No matter how dedicated you are to your job, no one can go week after week after week without needing a break. The human mind and body both have limits and once you start to class those limits, both your mental and physical performance will suffer. However, not all of us are willing to admit that we are only human and need to take some time off. If you are one of those people, here are some irrefutable signs that you need to start using some of those vacation days you have banked.
You are making mistakes
Does your job rely on you to be as accurate as possible? If so, finding yourself making more errors than usual is a pretty obvious sign that you are not performing to the best of your abilities. When that is the case, one of the easiest and most effective remedies is to take some time off.
You are having physical problems
Suffering from a sore neck, headaches, and/or muscle strain? This is likely your body telling you that it has reached its capacity and you need to give it a bit of a break.
You cannot sleep or you are sleeping too much
Has your sleeping pattern changed? Are you sitting up awake at night unable to sleep? Or do you find yourself spending more time in bed and yet you do not feel all that rested? These are pretty sure signs that something is off and you need a change of pace, as in a slower pace that you would get from a vacation.
You just do not feel well
Having trouble with your energy levels? Do you feel angry and unhappy? Do you just feel off, but cannot find out the reason why? These are all good signs that it is time to take some time off.
Pain can be a highly debilitating thing affecting us in both our work and personal lives. Chronic pain can strike various portions of the body, such as the neck and back. When this happens, it is important to develop a strategy that will effectively reduce the discomfort and improve the patient’s quality of life. Otherwise, it is quite possible for a person to become addicted to pain medications which can lead to further problems as the current opioid epidemic demonstrates.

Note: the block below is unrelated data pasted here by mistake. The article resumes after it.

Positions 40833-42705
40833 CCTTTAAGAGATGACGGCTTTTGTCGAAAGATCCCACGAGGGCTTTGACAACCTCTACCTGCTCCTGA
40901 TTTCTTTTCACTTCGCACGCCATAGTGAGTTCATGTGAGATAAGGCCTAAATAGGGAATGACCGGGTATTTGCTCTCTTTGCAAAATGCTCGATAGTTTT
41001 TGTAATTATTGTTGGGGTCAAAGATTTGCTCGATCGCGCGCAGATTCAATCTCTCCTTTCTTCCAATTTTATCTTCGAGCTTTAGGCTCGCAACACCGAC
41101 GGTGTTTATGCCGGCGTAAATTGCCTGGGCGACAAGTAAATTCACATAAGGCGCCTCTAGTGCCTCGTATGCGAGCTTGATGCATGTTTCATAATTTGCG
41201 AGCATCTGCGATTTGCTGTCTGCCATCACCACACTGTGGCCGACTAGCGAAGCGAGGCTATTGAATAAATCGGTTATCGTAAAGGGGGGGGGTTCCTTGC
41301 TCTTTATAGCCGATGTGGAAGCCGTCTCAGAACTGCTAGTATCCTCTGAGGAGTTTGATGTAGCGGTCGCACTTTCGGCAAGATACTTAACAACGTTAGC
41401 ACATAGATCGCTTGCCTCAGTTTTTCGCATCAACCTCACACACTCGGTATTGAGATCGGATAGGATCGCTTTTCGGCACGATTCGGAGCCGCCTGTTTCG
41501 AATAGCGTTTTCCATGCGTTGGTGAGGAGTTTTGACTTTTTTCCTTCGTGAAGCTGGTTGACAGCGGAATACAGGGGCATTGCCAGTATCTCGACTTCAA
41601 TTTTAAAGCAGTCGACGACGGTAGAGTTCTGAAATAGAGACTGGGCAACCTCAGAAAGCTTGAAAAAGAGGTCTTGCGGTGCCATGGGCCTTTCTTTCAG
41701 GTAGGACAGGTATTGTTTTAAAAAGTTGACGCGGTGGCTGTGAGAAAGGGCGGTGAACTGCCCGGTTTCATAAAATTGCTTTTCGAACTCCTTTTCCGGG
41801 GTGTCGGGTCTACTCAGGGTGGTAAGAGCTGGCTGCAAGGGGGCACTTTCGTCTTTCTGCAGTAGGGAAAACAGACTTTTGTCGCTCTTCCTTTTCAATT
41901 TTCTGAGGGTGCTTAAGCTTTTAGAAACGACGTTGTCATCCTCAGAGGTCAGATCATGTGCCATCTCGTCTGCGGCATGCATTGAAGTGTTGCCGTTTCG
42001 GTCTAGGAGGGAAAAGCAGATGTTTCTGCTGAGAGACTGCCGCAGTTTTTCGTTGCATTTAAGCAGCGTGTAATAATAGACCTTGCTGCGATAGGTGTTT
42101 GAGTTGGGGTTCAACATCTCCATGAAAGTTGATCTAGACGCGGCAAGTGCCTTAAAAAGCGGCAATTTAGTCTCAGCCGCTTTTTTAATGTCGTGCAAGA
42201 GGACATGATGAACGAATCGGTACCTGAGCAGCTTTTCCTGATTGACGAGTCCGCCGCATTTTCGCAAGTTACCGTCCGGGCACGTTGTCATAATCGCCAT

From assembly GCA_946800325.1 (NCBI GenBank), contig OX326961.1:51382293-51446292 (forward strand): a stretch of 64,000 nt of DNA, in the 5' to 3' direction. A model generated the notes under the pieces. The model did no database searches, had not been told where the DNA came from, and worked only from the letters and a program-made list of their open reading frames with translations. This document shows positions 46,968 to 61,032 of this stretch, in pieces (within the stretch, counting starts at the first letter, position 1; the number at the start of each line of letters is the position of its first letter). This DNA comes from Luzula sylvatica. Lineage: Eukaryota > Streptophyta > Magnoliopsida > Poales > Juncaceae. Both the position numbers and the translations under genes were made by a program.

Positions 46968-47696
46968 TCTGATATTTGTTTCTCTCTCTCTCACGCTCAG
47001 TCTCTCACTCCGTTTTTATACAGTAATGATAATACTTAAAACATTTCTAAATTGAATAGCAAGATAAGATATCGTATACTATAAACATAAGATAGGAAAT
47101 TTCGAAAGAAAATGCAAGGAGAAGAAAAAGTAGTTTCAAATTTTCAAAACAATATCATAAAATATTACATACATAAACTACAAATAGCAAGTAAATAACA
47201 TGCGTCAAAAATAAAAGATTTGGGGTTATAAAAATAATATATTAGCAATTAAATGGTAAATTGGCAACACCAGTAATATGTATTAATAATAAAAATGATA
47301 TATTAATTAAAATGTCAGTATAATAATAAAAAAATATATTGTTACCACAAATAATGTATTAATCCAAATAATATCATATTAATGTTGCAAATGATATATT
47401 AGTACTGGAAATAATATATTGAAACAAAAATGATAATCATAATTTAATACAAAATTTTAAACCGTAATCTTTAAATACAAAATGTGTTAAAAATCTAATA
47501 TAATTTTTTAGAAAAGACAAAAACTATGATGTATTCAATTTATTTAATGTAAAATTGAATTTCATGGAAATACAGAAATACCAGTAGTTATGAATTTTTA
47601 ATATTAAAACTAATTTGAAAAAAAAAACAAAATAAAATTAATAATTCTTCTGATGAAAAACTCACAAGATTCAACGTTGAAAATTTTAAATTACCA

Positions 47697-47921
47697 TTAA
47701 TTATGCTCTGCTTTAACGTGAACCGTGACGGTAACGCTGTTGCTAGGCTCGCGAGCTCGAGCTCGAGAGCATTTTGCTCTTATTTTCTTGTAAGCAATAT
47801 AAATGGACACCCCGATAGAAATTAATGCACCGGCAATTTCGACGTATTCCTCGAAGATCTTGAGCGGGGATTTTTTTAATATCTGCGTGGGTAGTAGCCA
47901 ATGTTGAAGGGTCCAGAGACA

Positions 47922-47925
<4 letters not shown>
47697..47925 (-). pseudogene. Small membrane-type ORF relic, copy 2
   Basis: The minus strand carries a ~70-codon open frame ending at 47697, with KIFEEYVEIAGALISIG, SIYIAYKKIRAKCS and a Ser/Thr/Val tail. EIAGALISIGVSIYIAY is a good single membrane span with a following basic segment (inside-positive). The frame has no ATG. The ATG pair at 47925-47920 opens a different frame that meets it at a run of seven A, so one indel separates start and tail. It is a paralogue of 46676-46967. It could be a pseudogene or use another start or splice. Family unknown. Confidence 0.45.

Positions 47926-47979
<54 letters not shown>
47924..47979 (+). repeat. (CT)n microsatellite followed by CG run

The regimented treatment of such pain issues is known as pain management. Such a treatment program is undertaken under the supervision of a properly qualified physician who will usually recommend a combination of physical therapy and prescription pain medication.
First, the doctor must thoroughly examine the patient in order to identify the exact cause of the problem. This knowledge provides the necessary clues for planning both physical and drug therapy. Detection methods can include fluoroscopy and other types of x-rays that provide the necessary data. The type of pain being experienced can also provide valuable clues as to what needs to be done.
With this knowledge, the doctor can not only tell the patient what they should not be doing, but also what types of physical movement could be beneficial in their recovery. Such exercises are often performed under the supervision of a licensed physiotherapist. These professionals know the human anatomy intimately and can best create a regimen of simple, but highly effective therapeutic exercises.
The Doctor, meanwhile, will prescribe a series of painkillers that will reduce patient discomfort, but avoid becoming habit-forming. It is up to the patient to take the drugs as prescribed and perform their physio exercises regularly and in the correct fashion. This will allow them to heal at a rate that is advisable and likely to provide lasting positive results.